-Add additional prayer time (e.g. pray morning and evening, pray grace during all three meal times, try new styles of prayer, etc.)



Almsgiving is the spiritual act of giving money or food to the poor; almsgiving is also the act of providing something to someone in need for free without the expectation of anything in return.

-If you already give regularly to a charity or cause, give a little extra if you can. If extra money is not an option for you, consider giving extra by donating your time.

-Volunteer at a soup kitchen by helping to serve food during their Spring/Easter holiday meals

-Go through your clothing and household items, donate items that are still in good condition that you no longer need.

-Do you have skills and occupational experiences that are normally unaffordable to the average person or those without insurance. Consider providing your service for free to one or two people (e.g. Offer free message services to low income parents, offer a draw for a free meal at your restaurant, file someone’s taxes for free, shovel your neighbour’s sidewalk and driveway etc.).


Repentance:Engage in authentic soul searching during the 40 day period. This involves a lot of prayer, a lot of silence, and a lot of listening. Here are some resources to help you with this process.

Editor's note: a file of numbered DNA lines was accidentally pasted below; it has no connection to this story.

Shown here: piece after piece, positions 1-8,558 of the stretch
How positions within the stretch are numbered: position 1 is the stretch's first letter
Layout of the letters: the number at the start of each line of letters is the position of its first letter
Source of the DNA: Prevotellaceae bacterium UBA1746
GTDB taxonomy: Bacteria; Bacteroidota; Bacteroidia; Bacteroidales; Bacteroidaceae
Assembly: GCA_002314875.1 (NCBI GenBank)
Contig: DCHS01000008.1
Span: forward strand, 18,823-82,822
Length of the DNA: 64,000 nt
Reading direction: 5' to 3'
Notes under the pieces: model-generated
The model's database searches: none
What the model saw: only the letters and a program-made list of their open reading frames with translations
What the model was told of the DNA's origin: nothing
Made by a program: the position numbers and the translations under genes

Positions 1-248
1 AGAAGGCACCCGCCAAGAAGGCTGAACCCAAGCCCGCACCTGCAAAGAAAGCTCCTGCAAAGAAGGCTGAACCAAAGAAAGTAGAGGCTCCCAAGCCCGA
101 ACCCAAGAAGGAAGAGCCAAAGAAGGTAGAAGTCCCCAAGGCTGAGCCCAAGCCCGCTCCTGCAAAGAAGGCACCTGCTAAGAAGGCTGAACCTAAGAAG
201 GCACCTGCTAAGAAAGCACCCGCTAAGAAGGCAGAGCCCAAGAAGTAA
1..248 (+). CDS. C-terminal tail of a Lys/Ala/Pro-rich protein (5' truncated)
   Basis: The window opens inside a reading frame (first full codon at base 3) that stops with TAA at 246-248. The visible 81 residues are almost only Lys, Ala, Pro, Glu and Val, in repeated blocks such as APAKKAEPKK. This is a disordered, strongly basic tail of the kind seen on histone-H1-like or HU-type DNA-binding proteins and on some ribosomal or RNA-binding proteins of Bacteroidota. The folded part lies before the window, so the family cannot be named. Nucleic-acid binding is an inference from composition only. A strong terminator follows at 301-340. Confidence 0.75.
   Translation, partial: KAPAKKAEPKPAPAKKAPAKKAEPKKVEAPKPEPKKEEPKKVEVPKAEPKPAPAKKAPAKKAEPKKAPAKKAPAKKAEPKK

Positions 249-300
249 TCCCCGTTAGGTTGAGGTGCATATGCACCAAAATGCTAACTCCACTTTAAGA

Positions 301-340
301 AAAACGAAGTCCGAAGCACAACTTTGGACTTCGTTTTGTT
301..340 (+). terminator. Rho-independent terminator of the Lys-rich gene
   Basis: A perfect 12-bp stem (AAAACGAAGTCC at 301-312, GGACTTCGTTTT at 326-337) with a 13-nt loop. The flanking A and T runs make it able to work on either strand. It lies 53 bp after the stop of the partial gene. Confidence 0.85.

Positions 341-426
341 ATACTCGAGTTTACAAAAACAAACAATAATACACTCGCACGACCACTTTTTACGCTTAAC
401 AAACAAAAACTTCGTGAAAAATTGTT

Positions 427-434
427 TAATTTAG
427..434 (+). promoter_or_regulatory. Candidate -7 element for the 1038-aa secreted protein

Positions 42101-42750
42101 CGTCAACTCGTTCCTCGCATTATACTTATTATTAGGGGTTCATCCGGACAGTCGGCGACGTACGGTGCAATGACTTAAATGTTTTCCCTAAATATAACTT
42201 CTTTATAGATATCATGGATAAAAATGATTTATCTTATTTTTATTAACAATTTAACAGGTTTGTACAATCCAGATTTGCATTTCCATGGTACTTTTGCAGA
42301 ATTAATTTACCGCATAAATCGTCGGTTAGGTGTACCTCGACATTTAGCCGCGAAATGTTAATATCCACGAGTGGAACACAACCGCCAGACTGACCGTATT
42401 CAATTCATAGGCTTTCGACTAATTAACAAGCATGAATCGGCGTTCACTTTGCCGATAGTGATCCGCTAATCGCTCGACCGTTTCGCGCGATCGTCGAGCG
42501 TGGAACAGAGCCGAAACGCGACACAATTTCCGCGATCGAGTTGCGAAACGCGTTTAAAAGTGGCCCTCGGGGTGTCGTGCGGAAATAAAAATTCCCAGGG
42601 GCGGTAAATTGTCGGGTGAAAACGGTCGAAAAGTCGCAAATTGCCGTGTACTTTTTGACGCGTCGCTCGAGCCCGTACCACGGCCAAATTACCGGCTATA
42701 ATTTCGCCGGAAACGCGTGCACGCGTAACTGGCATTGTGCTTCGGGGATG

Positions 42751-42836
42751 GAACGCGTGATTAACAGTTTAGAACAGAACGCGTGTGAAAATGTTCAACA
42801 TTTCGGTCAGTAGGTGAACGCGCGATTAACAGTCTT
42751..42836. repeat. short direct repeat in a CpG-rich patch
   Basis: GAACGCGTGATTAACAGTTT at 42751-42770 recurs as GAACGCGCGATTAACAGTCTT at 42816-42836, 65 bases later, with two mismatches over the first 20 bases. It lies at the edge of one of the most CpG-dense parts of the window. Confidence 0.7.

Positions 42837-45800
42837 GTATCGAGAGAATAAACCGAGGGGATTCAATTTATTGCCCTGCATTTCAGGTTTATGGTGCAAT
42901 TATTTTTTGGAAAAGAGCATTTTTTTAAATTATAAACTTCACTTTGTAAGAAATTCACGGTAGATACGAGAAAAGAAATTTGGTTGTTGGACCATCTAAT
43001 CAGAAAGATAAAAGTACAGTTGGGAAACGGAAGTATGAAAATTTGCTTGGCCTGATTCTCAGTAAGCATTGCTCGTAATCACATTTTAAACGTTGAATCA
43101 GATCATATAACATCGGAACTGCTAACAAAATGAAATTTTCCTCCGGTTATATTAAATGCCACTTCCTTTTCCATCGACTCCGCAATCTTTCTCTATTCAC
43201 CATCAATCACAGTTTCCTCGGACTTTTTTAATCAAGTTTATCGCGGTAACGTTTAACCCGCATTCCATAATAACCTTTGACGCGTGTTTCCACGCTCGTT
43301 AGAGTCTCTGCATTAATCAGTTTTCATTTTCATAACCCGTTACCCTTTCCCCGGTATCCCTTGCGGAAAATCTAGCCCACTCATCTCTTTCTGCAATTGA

Daily Examen


Intentionally Engage in Various Spiritual Disciplines










General Ideas




Giving It up For Lent

Preparing for Lent 2016


Lent 2016: Wednesday February 10th – Thursday March 24th. Sundays are excluded when counting the 40 days. Lent is for all Christians, not just Catholics and mainline protestants.

For the past couple of year’s I’ve switched my focus during Lent from saying “no” to saying “yes”. In the past I had placed my attention on what I was giving up at the expense of realizing what I was gaining by practicing the spiritual disciplines of the Lenten season. When Jesus spent time in the desert, he didn’t simply say “no” to the temptations before him; he was also saying “yes” to all that God had to offer.

Our spiritual practices during Lent aren’t meant to be easy, but they aren’t meant to be torture either. When I choose something to give up during Lent I try to find something that benefits my spiritual life beyond the approximately six weeks of the season. This year I have chosen to say “no” to garbage foods and say “yes” to foods that make my body feel great. Sounds like a diet doesn’t it? But… it’s not a diet.

I decided to eliminate garbage foods and foods that my body doesn’t react well to because I have once again experienced negative physical reactions due to stress induced junk food snacking habits. I’ve been dealing with an increase in stress again and a decrease in my mindfulness and meditation practice. As a result of these changes, I realized I had started turning to mindless snacking to deal with unpleasant life stressors. My goal during this Lenten season is to reconnect with the spiritual discipline of turning to God when I feel anxiety, stress, or fear. I don’t need to use food or exercise to deal with issues when I have a God I can turn to instead.